There’s not been an update here for months, and I am sure for some people it’s been a little weird. I had promised there wouldn’t be gaps like this, but then this gap happened. So, I figure let’s just put it all out here and let people know what’s up, instead of leaving things open to speculation and concern.
First of all, let’s be clear: this project is alive, and is continuing, and will be finished. If you had any worries along those lines, please don’t have them.
The reason things have been delayed is one of simple reality: my day job, which funds my existence and the production, went from being somewhere in the realm of what a work week should be to something that we’ll diplomatically call “demanding”. It became harder to be able to put this work aside at night and work on editing the movie, which asks for a certain frame of mind. I was able to do repetitive or low-mental-level tasks, like scanning and sorting, but going through footage and finding links to compare side by side, and planning the arrangement of sequences was something I was only able to work on every few days or once a in a couple of weeks. It slowed things down dramatically.
I have recently recalibrated my life so that I can work harder on the editing of the film and the rest of the production and move forward more quickly.
There’s a great movie here! I’m enjoying editing it again, and watching all these recorded interviews, split as they were across years, connect and form ideas, is always a thrill. Now I just need to finish it.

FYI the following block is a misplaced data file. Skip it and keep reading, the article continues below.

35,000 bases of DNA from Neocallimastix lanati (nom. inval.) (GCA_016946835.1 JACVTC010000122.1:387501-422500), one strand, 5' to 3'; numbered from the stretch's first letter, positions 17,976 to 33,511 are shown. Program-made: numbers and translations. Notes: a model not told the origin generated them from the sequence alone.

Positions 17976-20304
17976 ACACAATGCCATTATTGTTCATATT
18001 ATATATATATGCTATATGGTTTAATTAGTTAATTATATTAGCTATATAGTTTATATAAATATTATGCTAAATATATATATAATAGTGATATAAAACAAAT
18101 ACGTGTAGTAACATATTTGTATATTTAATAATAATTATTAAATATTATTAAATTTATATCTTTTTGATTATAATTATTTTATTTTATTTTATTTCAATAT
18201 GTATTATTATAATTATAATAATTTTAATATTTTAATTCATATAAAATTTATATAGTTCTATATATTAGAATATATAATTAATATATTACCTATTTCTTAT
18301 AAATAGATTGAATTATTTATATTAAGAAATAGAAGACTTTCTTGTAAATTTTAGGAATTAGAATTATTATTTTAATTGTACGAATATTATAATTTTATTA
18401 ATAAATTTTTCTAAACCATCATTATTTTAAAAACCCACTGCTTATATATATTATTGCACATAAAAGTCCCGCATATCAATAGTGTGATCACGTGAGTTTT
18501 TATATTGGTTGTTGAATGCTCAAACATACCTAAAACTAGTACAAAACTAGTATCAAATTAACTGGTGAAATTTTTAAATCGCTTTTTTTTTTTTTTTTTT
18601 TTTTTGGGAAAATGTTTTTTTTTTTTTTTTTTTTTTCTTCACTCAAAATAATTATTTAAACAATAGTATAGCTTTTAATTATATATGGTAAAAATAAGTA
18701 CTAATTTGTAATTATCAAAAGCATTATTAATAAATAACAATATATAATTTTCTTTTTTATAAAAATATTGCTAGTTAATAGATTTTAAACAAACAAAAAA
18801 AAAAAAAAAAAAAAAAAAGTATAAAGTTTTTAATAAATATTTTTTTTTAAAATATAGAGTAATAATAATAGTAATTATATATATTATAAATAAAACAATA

As a parting gift, let me share an artifact that is both old and new. As part of the promotion for the Infocom game Hitchhiker’s Guide to the Galaxy, a PR photograph was taken of the two primary authors, Steve Meretzky and SF author Douglas Adams. This photo showed up in a variety of computer magazines and publications and for people who know the game from the time it came out, they probably ran up against this photo in one form or another.
I have had the opportunity to scan an original slide of this photograph, and do so at a ludicrous DPI setting, and so I present you this photo at the largest resolution and quality it ever has before.
The Macintosh is simply placed in the photo to give a “computer” look to the shot (Douglas Adams was a big fan of the Mac, which had very recently come out). The real development work would have been done on the Digital VT terminal behind Meretzky’s left shoulder, which would be hooked up to the mainframe that held the ZIL environment that Infocom games would be written in. This is Steve Meretzky’s office at Infocom at the time – family photos are on the bulletin board. Not as obvious is that these are two very tall men: Douglas Adams was 6’5″ and Meretzky is comparable.
Thanks again for your patience, and I hope to have more frequent updates in the future.
Posted: February 10th, 2009 | Author: Jason Scott | Filed under: Text Adventure History | No Comments »
When the original Crowther and Woods adventure ended up on Compuserve back in the early 1980s, the players would go through the same puzzles, traps and effort that many before them (and countless after them) had to. But when they were done, they were done; the replay value wasn’t all that great. So Compuserve, being a money-making entity, did what a number of people did: they extended the dungeon.
The original adventure was 350 points, which you gained by performing different actions or acquiring treasures. The New Expanded adventure added more puzzles, and more points, inviting people back in again (for additional hourly fees).
It was pointed out to me by James L. Dean that this weblog entry has another pen and ink drawing like the one I previously mentioned, but for this expanded adventure:
Now, granted that this is not what you would exactly call “Like New” condition, but you can see the difference from the previous map that I referenced, and especially how they had to struggle, again, to get all the crazy pieces in.
Something about these artistic portrayals of (mostly) made up spaces seems to set something off in me internally, in a good way. I like the idea of an artist having to both know the game, and the descriptions, and somehow reconcile it all into a functional space.